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Wednesday, June 07, 2023  
18 Dhul-Qadah 1444  

Two judges challenge CJP’s ‘one-man show’

Justice Mandokhail and Justice Shah say election delay verdict was a 4-3 decision
<p>File photo.</p>

File photo.

Supreme Court procedures once again became the subject of a debate on Monday, as two judges penned a note about the Chief Justice’s discretionary powers.

“It is high time that we revisit the power of ‘one-man show’ enjoyed by the office of the Chief Justice of Pakistan,” wrote Justice Mansoor Ali Shah in a dissenting judgement on the election delay case that was made public late on Monday. Justice Shah wrote that the judgement was written on his and Justice Jamal Mandokhail’s behalf

The judgement also revealed that the two judges believed the judgement to be a 4-3 judgement against the admissibility of the suo motu notice instead of the 3-2 verdict that was already announced. Government lawyers have already maintained that the verdict was 4-3 in their favour.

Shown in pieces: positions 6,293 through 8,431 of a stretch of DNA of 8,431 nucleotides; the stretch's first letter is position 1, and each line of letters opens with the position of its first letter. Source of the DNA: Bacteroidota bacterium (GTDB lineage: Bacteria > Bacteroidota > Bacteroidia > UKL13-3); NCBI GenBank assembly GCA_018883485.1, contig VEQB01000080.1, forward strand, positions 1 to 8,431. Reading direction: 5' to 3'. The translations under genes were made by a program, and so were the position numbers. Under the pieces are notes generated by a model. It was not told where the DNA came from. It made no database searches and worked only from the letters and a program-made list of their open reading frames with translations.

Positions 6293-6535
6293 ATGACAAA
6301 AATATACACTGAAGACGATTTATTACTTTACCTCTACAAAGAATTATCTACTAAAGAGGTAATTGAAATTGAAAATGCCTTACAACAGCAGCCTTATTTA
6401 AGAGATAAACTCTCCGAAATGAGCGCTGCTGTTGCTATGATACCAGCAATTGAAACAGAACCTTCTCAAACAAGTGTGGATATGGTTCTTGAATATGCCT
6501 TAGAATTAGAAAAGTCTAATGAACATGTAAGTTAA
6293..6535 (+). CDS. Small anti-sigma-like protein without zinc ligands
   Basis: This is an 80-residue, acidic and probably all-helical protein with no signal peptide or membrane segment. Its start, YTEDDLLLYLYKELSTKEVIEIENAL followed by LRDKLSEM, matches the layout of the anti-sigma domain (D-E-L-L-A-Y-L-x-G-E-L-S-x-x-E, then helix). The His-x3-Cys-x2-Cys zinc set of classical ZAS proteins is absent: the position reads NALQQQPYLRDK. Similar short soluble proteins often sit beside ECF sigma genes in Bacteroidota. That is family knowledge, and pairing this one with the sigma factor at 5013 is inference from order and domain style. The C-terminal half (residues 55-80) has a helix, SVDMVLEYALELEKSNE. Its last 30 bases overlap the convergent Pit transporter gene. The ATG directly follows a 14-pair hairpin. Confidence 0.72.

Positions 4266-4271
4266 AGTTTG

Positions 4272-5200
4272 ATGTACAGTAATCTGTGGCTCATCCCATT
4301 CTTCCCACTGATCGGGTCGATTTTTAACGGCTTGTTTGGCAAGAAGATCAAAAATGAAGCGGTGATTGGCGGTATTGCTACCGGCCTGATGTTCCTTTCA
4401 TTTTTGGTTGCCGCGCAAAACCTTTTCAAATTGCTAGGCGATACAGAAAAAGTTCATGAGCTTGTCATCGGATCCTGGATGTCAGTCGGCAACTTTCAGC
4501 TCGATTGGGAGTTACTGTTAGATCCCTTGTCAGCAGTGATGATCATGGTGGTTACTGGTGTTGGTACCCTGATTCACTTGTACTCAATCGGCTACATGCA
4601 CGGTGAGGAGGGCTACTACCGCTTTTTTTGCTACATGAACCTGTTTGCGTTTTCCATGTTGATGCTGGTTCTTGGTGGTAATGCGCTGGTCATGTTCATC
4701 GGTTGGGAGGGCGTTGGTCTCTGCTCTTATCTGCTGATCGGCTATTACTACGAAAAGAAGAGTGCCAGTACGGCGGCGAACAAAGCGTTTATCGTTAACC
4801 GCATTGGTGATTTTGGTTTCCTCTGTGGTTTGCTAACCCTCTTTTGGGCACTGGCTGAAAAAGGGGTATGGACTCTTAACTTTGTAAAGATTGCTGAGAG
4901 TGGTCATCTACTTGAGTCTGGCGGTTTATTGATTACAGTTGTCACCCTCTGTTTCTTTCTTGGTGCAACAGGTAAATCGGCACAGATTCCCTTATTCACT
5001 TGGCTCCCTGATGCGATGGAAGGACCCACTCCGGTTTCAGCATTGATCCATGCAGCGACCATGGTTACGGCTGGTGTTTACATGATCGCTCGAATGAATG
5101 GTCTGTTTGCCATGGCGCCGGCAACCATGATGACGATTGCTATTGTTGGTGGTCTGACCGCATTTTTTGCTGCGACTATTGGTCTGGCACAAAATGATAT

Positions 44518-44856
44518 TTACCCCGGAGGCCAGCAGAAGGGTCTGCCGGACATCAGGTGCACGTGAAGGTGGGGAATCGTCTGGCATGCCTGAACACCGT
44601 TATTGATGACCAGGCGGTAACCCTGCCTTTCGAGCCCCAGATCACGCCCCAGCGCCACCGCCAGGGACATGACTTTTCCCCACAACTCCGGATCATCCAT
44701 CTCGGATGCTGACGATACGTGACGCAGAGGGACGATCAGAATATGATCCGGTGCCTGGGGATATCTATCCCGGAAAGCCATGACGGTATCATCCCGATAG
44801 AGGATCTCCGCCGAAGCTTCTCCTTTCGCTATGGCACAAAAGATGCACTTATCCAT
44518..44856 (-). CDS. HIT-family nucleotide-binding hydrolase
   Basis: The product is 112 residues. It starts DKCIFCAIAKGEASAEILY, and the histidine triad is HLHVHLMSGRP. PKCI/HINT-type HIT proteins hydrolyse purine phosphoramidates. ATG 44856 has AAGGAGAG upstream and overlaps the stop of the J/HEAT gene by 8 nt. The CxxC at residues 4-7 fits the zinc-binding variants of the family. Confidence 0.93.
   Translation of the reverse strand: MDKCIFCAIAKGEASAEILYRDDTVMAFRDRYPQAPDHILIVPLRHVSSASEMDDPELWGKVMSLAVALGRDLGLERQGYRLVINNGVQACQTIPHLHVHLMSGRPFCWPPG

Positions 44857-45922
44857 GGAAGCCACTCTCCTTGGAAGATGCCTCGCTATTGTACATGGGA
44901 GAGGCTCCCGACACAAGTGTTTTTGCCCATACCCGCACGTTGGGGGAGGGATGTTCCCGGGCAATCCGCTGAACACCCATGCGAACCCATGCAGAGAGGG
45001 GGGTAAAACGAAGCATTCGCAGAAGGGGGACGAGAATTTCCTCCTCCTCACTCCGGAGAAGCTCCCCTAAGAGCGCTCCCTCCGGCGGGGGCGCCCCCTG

However, by way of discussing how the suo motu notice was taken, the two dissenting judges have tried to make a larger case about the CJP’s authority to make or break benches as per his will.

“This Court cannot be dependent on the solitary decision of one man, the Chief Justice, but must be regulated through a rule-based system approved by all Judges of the Court.”

The judgement begins by saying that a two-member bench had taken suo motu notice of the delay in elections in KP and Punjab while hearing a case related to the transfer of a civil servant. The judgement adds that the matter was already decided by the provincial high-court and the Pakistan Tehreek-e-Insaf had not moved the court itself till that point. The PTI only filed its petitions after the suo motu notice.

Justice Shah also wrote that the matter of an alleged audio leak involving a judge of the court was not taken into account and the said judge (Justice Mazahar Ali Naqvi) was made part of the bench.